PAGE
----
Welcome to The Document Foundation Planet

This is a feed aggregator that collects what LibreOffice and Document Foundation contributors are writing in their respective blogs.

To have your blog added to this aggregator, please mail the website@global.libreoffice.org mailinglist or file a ticket in Redmine.

22 September, 2023

21 September, 2023


Conference organisers

Yes, it has started! Check out the conference website for live streams and more information – and a big thanks to the organisers, sponsors and supporters.

Here’s to a great event 😊

15 September, 2023


LibreOffice Conference 2023 will be hosted by the Universitatea Națională de Știință și Tehnologie Politehnica București, Facultatea de Automatică și Calculatoare (National University of Science and Technology, Polytechnic University of Bucharest, Faculty of Automation and Computer Science) at the PRECIS building from Wednesday 20 September to Saturday 23 Septembe. On Wednesday, the community will gather for the usual community meeting to discuss localisation and marketing activities at the local level. The conference will open on Thursday morning and continue with talks and workshops until Saturday lunchtime (schedule). Alongside this, there will be a technical workshop focusing on LibreOffice development.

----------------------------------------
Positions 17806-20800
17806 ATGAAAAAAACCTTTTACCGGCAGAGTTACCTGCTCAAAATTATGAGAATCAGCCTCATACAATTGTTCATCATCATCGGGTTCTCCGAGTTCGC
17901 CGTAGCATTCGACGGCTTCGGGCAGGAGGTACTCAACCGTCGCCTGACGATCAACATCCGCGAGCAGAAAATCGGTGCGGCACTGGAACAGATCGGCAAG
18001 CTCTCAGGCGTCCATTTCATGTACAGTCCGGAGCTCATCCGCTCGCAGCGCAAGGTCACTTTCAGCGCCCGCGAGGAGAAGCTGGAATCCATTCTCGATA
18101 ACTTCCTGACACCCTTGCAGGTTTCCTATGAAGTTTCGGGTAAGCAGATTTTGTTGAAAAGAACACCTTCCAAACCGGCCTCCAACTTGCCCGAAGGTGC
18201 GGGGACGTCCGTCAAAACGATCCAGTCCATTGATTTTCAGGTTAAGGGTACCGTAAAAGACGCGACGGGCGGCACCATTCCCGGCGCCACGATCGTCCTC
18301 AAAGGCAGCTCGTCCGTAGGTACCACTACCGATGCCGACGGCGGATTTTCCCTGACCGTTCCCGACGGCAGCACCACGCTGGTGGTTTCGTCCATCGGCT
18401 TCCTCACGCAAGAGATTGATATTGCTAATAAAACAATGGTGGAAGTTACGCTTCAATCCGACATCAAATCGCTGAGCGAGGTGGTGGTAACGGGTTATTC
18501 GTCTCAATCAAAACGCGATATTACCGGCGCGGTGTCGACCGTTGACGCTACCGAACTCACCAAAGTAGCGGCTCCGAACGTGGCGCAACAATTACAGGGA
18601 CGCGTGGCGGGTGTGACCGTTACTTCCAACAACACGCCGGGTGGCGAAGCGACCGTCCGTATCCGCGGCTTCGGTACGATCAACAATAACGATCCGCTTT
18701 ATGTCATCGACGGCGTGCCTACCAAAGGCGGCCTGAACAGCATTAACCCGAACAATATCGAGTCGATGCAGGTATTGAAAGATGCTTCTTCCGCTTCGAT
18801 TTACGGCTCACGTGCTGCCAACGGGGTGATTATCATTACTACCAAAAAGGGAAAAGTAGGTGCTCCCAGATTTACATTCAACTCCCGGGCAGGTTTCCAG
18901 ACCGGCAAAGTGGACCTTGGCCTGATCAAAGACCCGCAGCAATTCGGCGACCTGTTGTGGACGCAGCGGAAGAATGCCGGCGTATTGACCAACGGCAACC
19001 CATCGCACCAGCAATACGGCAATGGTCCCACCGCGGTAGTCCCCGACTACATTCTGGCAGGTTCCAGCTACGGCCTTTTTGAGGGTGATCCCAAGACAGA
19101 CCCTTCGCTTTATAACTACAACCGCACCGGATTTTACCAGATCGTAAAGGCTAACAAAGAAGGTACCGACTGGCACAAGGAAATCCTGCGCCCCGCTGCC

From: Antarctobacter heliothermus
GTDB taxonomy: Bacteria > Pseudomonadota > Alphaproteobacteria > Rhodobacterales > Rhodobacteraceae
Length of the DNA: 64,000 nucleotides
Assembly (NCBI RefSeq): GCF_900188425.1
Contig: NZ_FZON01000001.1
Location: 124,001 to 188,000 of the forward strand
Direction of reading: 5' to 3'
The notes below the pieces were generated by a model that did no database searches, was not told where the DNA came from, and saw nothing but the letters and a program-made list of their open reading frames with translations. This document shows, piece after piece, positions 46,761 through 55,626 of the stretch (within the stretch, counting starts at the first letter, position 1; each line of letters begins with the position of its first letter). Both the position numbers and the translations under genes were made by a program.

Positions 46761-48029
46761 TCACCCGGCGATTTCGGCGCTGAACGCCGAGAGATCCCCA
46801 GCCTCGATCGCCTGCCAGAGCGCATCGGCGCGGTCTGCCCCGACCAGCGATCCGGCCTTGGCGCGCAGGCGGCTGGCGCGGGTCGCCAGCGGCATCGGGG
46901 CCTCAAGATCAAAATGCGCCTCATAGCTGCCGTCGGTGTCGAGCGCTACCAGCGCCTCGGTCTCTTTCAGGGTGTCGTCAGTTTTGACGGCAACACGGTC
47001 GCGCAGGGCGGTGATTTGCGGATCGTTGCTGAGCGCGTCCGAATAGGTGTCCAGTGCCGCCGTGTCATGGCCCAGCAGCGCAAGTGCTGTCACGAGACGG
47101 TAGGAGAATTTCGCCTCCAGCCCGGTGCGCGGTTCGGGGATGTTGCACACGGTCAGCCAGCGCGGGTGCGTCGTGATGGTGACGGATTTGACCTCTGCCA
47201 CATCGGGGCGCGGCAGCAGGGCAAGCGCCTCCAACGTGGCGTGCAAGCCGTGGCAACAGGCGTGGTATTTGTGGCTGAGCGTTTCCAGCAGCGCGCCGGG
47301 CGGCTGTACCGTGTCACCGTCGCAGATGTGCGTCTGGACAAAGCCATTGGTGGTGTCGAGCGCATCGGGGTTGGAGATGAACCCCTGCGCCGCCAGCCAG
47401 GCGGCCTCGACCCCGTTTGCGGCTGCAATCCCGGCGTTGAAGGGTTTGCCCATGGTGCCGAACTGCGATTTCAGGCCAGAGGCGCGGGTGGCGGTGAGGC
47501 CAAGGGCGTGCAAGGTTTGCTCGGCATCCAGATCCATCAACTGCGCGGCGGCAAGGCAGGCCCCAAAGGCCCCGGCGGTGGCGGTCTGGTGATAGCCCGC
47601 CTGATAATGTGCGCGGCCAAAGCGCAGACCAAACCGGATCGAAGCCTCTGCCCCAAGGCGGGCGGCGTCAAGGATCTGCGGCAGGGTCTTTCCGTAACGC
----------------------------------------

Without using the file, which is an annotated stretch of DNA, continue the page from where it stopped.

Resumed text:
The conference is sponsored by Collabora Office and Allotropia (main sponsors), dvloper.io and 1&1, with a significant contribution from The Document Foundation, and the technical support of IT Genetics. The event has been organized by a local team of volunteers, backed by 1&1 and supported by the team at The Document Foundation with the help of local NGOs Rosedu and Tech Lounge. More information on the conference website.


Google Summer of Code logo

This year, LibreOffice was once again a mentoring organization in the Google Summer of Code (GSoC), a global program focused on bringing more student developers into free and open source software development. Five projects were finished successfully. Students and mentors enjoyed the time, and here we present some of the achievements, which should make their way into LibreOffice 24.2 in early February 2024!

You can experiment with the new features by using daily builds and report any problems in our bug tracker.

Improving OpenPGP encryption experience in LibreOffice by Ahmed Gamal Eltokhy

Mentors: Thorsten Behrens (allotropia), Heiko Tietze (TDF), Hossein Nourikhah (TDF)